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Elizabethans: The Earl's Jealousy
beautiful, my love,” Michael said with a wistful smile.
He bit back the
quiver which touched his lips. Seeing his little sister standing there in his
wife’s pale blue wedding gown, little sapphires glittering all over the skirt
and the sleeves, took him back to the day he had stood in the church and
watched Christine slowly walking towards him.
That had been the
happiest day of his life, although he did not know it then. He had no idea why
his sister was so insistent upon wearing the gown, and he had tried to talk her
out of it, but in truth he could refuse her nothing. She was very fond of Christine
and Michael thought she wanted to wear the gown because she would not be here
to see her wed. He thought it was so Grace could feel closer to her. He was
The first time he saw
Christine was at the coronation of the new Queen, and at the banquet afterwards
he found it difficult to take his eyes off her.
It was not just her
beauty which attracted him; there were many beautiful women there, all richly
dressed and sophisticated, yet Christine’s natural beauty set her apart. Her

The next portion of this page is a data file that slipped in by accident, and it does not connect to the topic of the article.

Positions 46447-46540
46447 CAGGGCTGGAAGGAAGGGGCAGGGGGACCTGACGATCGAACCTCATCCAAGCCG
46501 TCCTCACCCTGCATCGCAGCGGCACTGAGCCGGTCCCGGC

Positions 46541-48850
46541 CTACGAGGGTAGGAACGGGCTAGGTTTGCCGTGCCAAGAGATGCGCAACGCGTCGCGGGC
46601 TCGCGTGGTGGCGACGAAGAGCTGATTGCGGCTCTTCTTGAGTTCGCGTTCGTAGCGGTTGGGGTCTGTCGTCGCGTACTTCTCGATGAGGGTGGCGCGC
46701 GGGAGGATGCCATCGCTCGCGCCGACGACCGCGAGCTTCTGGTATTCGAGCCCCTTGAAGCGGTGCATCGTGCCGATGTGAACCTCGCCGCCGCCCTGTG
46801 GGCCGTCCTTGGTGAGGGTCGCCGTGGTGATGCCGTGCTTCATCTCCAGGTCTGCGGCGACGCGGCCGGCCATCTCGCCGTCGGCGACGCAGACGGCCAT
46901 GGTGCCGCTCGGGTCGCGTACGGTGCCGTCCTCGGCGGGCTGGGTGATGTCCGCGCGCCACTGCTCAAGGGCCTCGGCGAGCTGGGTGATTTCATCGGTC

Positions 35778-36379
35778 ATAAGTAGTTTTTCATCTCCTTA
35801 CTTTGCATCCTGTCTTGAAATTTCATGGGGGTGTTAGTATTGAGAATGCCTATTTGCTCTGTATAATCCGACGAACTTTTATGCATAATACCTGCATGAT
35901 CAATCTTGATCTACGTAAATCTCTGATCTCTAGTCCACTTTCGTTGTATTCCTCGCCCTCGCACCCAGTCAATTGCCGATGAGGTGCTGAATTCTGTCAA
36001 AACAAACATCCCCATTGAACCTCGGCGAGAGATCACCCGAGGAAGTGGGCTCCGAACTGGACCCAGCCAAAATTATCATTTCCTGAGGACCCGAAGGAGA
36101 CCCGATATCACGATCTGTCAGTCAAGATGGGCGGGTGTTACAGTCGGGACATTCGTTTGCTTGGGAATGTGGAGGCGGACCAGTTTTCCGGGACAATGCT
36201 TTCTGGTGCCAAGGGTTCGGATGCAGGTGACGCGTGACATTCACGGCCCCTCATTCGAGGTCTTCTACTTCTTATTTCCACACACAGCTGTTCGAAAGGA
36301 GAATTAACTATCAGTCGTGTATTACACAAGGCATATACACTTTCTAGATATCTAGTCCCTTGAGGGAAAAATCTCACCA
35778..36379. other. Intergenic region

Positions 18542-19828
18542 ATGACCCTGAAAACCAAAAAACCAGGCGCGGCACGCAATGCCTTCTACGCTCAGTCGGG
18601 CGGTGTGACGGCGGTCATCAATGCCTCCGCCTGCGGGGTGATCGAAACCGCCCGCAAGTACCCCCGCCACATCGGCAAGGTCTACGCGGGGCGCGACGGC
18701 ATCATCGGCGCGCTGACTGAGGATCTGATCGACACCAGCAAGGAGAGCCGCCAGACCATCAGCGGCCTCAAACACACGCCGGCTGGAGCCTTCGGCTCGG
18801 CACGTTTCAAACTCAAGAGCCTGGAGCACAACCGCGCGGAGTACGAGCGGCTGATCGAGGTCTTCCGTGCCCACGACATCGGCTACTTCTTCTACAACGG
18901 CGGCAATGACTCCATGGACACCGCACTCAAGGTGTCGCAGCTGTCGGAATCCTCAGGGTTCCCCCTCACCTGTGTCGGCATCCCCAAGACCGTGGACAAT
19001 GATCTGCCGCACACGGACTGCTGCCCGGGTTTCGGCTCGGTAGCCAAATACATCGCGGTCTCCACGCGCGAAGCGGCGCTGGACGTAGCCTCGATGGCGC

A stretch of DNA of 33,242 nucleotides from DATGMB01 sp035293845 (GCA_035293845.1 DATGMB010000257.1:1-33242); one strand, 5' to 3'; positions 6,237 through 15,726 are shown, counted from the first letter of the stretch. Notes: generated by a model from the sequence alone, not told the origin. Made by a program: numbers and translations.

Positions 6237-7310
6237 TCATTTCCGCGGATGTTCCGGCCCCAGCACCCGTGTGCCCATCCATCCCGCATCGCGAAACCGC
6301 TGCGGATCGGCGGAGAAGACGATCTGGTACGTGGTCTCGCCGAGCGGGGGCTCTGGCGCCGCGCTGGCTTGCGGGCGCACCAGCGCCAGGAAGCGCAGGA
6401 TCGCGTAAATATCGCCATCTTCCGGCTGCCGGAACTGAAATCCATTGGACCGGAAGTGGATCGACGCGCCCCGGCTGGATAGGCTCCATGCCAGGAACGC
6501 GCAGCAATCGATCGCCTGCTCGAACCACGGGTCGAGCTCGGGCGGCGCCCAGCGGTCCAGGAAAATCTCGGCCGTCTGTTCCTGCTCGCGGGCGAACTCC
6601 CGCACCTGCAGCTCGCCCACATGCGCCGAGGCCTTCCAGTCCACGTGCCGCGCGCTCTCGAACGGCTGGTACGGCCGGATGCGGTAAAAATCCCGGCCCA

blonde hair fell about her shoulders in waves and curls, not twisted into
impossible shapes by some clever hair stylist. Her skin had its own sheen, free
of powder or potions to obscure its natural glow.And he watched her every move, the gentle way
she touched her father’s arm as he sat beside her, the soft laughter when
something amused her, the shine in her bright blue eyes as she watched the new
Queen presiding over the feast.
The several parts
of her gown were of a combination of pink satin and white lace. Her bodice was
quilted satin, pulled tight so that her high bosom swelled and bounced gently
as she moved. Her overskirt was pink satin and her petticoat was of gleaming
white lace. Her sleeves were the same pink satin, but quilted and interspersed
with pearls and she wore a necklace of matching pearls.
Her hair reflected
the light from the candles overhead and Michael longed to discover how her lips
opinion, she outshone the new Queen, who was a pretty young girl, too young to
be occupying the throne of England, but hopefully she would marry soon and seek
guidance from a foreign Protestant prince.
Elizabeth had red
hair, like her father, and her gown was impossibly heavy, with layer upon layer
of elaborate brocade, stitched with many copies of the Tudor rose and trimmed
with ermine. Her bright hair hung loosely down her back, as befitted a maiden
lady, and the crown perched on her head was solid gold with many rubies
glittering in the candlelight.
After the five year
violence of Queen Mary’s reign, all the people here were hoping for great
things from this Queen, young as she was.
But she could not
compete with the lovely young girl who had caught Michael’s attention. He had
to know who she was, had to know if she was someone he was entitled to pursue.
looked his way and smiled, the most glorious smile he had ever seen. Her even
teeth were white, her lips smooth and her blue eyes kind. He felt sure she had